We knew the opening of schools in the fall would present big challenges to balancing the critical need to provide effective and robust academics to Texas’ 5 million children in public school while protecting their health in this coronavirus pandemic.
Parents, teachers and administrators have eagerly awaited some consistent rules from Austin that could instill confidence that Texas could successfully do both. What we got this week from the Texas Education Agency was information that has only created more confusion and uncertainty.
Commissioner Mike Morath says that public school campuses will open this fall, but the state won’t require the masks, shields or COVID-19 tests that science tells us greatly reduce transmission. At this moment, when cases and hospitalizations are spiking in many areas of the state, he’s declared that “it will be safe for students, teachers and staff to return to in-person instruction.” He says there will be flexibility for families with health concerns to educate their children remotely.
Health guidelines will come next week, the TEA says, that will put an emphasis on “local control.”
What that likely means is that it will be up to school districts across the state to set their own rules to keep kids and teachers safe. Sound familiar? A hodgepodge of inconsistent policies and procedures is what has created such confusion and chaos in this state’s fight against COVID-19 in the first place.
It’s disappointing, for example, that in the recent outbreak of cases Gov. Greg Abbott has not mandated Texans wear masks in public. Only this week have some counties discovered through a deep scavenger hunt through Abbott’s executive orders that they apparently have the power to mandate that businesses require patrons and employees to wear masks. This after counties have been rebuked by the state in their attempts to require residents to wear them.
A pandemic is no time for politics. We urge school leaders to enact clear policies that follow the CDC guidelines. We’re in favor of requiring masks, strict social distancing protocols and health screenings, along with taking kids’ and teachers’ temperatures.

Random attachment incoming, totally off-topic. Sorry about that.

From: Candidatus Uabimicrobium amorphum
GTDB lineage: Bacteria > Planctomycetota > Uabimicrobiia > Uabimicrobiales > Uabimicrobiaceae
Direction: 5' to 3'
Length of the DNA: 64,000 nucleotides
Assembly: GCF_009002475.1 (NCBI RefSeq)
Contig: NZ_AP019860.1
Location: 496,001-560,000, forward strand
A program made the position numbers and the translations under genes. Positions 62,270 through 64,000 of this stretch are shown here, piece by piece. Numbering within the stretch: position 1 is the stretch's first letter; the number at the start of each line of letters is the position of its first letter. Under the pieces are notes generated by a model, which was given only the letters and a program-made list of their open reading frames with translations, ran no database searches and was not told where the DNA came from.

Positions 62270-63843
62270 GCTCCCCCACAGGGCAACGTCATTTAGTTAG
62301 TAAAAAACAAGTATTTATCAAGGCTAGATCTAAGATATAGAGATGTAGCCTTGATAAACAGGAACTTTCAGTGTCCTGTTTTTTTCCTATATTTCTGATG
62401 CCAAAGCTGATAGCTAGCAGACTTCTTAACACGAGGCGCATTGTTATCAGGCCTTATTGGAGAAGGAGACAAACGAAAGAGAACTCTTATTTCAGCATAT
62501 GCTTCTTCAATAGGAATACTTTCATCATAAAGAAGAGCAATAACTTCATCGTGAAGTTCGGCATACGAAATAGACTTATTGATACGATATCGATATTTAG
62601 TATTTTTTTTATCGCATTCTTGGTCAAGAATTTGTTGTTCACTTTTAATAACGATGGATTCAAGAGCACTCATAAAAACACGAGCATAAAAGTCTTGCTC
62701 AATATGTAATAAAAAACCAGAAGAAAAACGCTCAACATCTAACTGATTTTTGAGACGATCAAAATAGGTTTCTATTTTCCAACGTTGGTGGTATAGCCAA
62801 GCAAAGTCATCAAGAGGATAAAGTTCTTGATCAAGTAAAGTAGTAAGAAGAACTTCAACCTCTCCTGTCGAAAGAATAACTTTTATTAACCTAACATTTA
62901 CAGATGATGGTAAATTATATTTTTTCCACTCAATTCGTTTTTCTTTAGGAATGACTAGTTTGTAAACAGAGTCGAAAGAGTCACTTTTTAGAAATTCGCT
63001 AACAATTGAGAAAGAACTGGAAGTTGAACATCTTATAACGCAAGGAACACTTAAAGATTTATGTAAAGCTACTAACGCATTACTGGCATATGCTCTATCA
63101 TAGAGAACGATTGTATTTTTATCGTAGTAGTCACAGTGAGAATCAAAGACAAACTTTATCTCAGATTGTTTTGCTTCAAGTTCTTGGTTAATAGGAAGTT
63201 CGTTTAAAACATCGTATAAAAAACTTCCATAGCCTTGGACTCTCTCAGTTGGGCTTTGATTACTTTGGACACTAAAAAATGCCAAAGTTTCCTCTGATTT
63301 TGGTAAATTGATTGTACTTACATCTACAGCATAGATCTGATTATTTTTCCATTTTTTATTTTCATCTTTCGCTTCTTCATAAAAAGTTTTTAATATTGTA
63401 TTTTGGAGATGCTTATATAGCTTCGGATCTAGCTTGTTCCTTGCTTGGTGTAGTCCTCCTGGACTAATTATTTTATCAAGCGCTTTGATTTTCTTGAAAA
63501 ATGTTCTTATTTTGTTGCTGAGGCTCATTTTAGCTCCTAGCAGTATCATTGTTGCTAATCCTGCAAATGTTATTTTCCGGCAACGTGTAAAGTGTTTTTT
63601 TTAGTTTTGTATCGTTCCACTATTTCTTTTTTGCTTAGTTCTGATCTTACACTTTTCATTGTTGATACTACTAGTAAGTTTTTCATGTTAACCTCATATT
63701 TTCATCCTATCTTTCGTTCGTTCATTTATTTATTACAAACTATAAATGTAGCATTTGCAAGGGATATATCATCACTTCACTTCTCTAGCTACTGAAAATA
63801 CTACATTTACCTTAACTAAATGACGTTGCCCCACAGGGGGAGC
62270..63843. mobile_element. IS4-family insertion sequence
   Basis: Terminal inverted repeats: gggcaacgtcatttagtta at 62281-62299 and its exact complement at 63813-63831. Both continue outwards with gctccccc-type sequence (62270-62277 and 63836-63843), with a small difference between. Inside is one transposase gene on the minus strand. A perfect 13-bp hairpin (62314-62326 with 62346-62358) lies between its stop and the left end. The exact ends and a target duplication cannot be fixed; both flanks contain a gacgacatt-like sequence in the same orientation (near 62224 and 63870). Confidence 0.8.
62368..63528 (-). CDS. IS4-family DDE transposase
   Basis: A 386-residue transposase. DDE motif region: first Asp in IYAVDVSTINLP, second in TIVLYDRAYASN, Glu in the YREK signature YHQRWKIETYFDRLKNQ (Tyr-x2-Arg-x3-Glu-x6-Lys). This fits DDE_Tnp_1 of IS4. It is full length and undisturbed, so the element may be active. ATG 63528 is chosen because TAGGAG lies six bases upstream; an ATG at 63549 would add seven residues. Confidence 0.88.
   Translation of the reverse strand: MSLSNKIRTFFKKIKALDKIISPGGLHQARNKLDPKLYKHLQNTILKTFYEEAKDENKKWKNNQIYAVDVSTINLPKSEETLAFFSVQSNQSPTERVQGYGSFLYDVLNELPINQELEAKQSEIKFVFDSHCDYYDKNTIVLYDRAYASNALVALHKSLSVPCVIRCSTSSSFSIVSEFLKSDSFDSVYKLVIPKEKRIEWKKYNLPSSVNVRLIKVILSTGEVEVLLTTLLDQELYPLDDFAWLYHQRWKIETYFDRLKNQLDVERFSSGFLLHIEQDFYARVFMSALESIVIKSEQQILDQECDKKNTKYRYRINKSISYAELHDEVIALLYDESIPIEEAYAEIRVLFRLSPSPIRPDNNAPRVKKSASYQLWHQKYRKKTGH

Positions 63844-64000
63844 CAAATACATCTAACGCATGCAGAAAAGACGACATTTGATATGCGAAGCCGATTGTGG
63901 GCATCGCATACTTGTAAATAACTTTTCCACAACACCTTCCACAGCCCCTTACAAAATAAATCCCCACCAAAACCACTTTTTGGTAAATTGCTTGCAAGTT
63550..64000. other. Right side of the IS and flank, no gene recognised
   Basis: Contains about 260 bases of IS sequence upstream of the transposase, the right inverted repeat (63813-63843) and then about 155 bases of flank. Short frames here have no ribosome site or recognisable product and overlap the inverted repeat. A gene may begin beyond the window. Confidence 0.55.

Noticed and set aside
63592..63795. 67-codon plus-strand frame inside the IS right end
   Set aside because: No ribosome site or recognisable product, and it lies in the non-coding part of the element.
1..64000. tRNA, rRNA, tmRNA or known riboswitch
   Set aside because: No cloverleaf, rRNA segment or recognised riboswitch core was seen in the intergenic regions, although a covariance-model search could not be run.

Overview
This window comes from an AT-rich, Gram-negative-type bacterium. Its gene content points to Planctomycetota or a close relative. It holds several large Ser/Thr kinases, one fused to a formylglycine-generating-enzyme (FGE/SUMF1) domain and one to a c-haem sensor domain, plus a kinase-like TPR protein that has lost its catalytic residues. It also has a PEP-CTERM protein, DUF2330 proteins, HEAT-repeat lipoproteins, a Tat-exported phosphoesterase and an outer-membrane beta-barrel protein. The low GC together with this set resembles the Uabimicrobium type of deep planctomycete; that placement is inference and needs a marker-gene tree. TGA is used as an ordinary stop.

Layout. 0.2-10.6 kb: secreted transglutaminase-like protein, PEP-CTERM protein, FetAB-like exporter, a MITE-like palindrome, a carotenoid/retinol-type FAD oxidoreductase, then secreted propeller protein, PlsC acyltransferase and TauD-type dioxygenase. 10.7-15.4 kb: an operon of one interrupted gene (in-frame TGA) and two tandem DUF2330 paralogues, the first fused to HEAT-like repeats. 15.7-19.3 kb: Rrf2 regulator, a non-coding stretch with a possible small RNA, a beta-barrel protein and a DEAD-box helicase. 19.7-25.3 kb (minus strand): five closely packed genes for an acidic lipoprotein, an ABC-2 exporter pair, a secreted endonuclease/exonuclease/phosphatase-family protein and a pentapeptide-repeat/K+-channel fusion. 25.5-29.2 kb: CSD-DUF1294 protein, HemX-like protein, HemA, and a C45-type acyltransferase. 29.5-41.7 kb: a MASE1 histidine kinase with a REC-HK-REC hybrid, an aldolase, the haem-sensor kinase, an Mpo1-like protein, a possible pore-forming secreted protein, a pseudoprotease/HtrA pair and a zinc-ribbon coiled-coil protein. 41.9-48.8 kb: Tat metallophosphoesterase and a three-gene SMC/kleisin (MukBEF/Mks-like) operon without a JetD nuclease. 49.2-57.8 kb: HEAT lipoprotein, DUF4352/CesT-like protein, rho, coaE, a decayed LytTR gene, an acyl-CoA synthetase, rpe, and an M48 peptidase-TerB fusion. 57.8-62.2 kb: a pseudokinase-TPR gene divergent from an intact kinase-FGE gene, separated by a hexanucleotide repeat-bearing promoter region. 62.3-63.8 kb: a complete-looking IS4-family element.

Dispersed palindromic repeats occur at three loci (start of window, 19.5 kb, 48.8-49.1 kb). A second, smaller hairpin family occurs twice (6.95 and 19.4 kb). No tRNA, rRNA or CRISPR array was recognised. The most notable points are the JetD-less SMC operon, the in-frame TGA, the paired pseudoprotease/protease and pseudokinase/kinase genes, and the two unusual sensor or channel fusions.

Parents and teachers won’t feel comfortable with kids on school campuses unless they have confidence kids will be safe. And if they’re in a district such as Garland or Fort Worth that has decided to offer parents an option of distance learning, it’s reasonable for parents to expect that work to far exceed the rigor provided at the end of the last school year.
We also hope districts are still considering intersessional year-round calendars, smartly building in extra days to the school year should COVID-19 require another shutdown. And many students are in dire need of remedial help for the education losses experienced from the last school year and to guard against summer slide.
It’s encouraging that Garland ISD administrators have recommended adding extra days in October, March and June to catch students up who have fallen behind. We urge trustees to approve it on Tuesday and that other districts follow Garland’s lead.
It’s shaping up to be another chaotic school year no matter what districts or parents decide. We know some parents will have no choice but to send their kids back to in-person school. Educators have a responsibility to put the health of their students and teachers first and to make sure it’s safe to do so.